It’s a good thing the Blue Jays have Roberto Osuna locking down games for them because the relief market’s gone bonkers this winter. If you want a brand new elite arm in your bullpen, you better have either a young flamethrower in Triple-A ready to call up, or a dump truck full of money.
The three biggest prizes in this aisle have already been sold out for a week now, and they went for nothing less than record setting prices. Here’s the details on the three biggest contracts MLB teams have ever handed out to relievers:
Aroldis Chapman: Five years, $86 million
Kenley Jansen: Five years, $80 million
Mark Melancon: Four years, $62 million
The madness doesn’t stop there. What if you’re after a setup man who’s really tough on hitters from the left side? Well, that’s going to cost a pretty penny too as the Blue Jays found out the hard way in losing Brett Cecil to the Cardinals. Here’s what two of those deals have looked like:
Brett Cecil: Four years, $30.5 million
Mike Dunn: Three years, $19 million
When Mike Dunn is getting $19 million, you know the market’s officially reached Looney Tunes land. This is problematic for the Jays because while their bullpen isn’t in as rough shape as some teams, they still need more help in middle relief.
So far, the front office’s reaction to losing out on Cecil has been to sign a bunch of left handed arms to minor league deals and hope they catch lightning in a bottle. In just the last two weeks they’ve added Brett Oberholtzer, T.J. House and Jeff Beliveau to the mix. (Now to be fair, this is what they’ve done through December 22. It would be foolish to assume that they plan to show up to spring training with Aaron Loup as their top left handed option out of the pen. In fact, rumors have been swirling this week that Toronto is in on several left handed options.)
With that said, the Jays could still use another right handed option as well with Joaquin Benoit lost to the Phillies, and one player that should be getting more attention - or any attention for that matter - is Matt Belisle, especially considering this market.
At this point in his career, Belisle isn’t going to completely shut guys down or be your top option in a high leverage spot, but he’ll likely be a positive addition to any club that decides to sign him. For more perspective, let’s take a look at Belisle’s career numbers from baseball reference splitting his time in the big leagues at the 2009/2010 off season.
Here’s Belisle’s career through 2009:
Pretty unimpressive right? Belisle looked like a guy barely hanging onto the major leagues. He’d bounced from reliever to starter with little success, gave up far too many home runs, and was about to turn 30.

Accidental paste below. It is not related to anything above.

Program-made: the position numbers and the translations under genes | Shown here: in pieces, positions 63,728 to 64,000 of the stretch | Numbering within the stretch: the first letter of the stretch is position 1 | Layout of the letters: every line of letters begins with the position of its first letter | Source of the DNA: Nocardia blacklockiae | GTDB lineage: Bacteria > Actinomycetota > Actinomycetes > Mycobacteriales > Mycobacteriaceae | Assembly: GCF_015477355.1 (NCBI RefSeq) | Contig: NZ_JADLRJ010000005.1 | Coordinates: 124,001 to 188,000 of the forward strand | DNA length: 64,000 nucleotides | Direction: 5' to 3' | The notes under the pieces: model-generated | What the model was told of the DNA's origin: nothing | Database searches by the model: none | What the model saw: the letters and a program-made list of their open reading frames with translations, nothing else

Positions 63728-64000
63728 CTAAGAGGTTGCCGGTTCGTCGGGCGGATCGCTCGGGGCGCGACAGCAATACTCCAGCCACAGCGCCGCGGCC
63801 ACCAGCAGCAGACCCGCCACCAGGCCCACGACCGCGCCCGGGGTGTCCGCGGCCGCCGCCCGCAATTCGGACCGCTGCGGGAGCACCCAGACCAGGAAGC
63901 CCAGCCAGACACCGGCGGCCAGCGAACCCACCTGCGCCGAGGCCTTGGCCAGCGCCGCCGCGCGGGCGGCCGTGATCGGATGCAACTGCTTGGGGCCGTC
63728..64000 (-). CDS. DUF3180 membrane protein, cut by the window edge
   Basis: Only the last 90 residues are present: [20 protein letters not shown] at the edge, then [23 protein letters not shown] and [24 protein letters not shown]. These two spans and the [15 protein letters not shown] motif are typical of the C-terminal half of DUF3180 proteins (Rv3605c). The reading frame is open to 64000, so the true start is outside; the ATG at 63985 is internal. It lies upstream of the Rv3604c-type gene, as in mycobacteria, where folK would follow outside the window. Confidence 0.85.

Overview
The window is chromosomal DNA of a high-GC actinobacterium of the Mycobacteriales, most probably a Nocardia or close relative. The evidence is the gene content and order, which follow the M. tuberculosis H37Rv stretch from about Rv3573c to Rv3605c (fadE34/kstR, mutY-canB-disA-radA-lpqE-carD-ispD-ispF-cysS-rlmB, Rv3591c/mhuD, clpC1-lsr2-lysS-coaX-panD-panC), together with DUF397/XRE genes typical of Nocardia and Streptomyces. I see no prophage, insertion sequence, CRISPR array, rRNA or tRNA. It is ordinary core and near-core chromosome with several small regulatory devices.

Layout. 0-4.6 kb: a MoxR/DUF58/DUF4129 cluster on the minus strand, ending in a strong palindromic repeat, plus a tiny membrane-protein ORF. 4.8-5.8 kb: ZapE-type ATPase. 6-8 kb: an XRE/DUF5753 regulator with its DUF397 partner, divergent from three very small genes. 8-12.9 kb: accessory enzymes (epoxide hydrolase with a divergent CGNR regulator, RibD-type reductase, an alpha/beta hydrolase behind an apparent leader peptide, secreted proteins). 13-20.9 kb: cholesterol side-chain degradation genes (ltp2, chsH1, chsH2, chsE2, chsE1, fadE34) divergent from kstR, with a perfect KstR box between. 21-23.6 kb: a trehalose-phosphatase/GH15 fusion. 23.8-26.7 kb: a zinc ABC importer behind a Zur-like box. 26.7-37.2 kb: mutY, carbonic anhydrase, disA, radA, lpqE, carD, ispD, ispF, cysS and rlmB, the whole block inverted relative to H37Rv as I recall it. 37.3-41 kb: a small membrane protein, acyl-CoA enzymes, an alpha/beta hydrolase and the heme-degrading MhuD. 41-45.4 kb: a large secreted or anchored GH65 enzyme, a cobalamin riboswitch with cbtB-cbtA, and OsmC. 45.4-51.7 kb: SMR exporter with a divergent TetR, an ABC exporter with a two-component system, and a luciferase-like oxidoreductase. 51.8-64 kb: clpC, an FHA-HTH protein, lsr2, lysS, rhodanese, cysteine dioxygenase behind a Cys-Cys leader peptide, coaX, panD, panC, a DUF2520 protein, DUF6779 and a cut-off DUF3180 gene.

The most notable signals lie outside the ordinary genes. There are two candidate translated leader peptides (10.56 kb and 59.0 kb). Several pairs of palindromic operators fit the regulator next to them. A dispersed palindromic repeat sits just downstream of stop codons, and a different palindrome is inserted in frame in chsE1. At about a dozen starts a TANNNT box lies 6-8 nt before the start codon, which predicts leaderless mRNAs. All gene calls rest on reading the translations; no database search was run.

Then he found himself in 2010 with the Rockies while working with pitching coach Bob Apodaca, and since that season, he’s quietly turned himself into one of the most under the radar solid middle relievers in the game.
Here’s his baseball reference numbers compiling his 2010 through 2016 season:
Nothing overwhelmingly dominant, but pretty impressive when you consider what he looked like through 2009 and also take into account that he spent five of those seven seasons pitching in Coors Field. After a down season with the Rockies in 2014, he’s bounced back in limited action in St. Louis and Washington the last two years; but despite being a free agent and posting a 2.14 ERA in his last 80 innings pitched, he’s been completely out of the news this winter. This baffles me considering the contracts other arms are getting.
Belisle will be far from the best arm signed this winter, but the way things are going, he might be the guy signed for best team value. Let’s take a look at some of the positives he brings to the table:
- In five of the last seven years, Belisle’s posted an ERA+ of 125 or higher (and it’s been 148 and 239 the last two years). While this is not the best measuring stick of effectiveness in small sample size, you don’t put up those types of numbers in a seven year period if you’re not an effective reliever. (I used ERA+ here because I wanted a park adjusted stat to account for his seasons at Coors Field)
- Belisle’s been really good at limiting home runs since 2010. Only 1.6 percent of the nearly 2,000 plate appearances batters have had against him in that time have ended in home runs.
- Belisle’s been really good at limiting walks since 2010. (In other words, if you have a good defense, especially a good defense up the middle, you’re going to be Okay with Belisle on the mound because he’s going to force the opponent to put the ball in play.)
- This is a guy who’s flexible and will be willing to take the ball in any spot to help the team. Belisle’s a good clubhouse presence who you can put in any middle relief role you need as the season dictates.
Now to be fair, there’s also a couple of areas of concern with Belisle too:
- The Rockies rode him hard. After averaging 74 appearances a year from 2010 through 2014, he only made 34 appearances in 2015 after missing all of July and August with right elbow inflammation. Then last season, he made it into just 40 games after missing seven weeks from late April to mid June with a calf strain. He was pretty darn effective once he came back from that injury however.
- He’s never pitched for an American League team, so his transition to this division with deeper lineups would be an unknown. At the same time though, pitchers often gain an early advantage when hitters haven’t faced him before.
At the very least, Belisle is an interesting arm a team like the Blue Jays should be considering. In 2015, he was paid $3.5 million on a one-year contract with the Cardinals, and last year the Nationals got him on a one-year deal for just $1.25 million. If the Blue Jays can get him for anywhere near that price range, they should probably pull the trigger. Bullpen depth tends to be very useful in the summertime.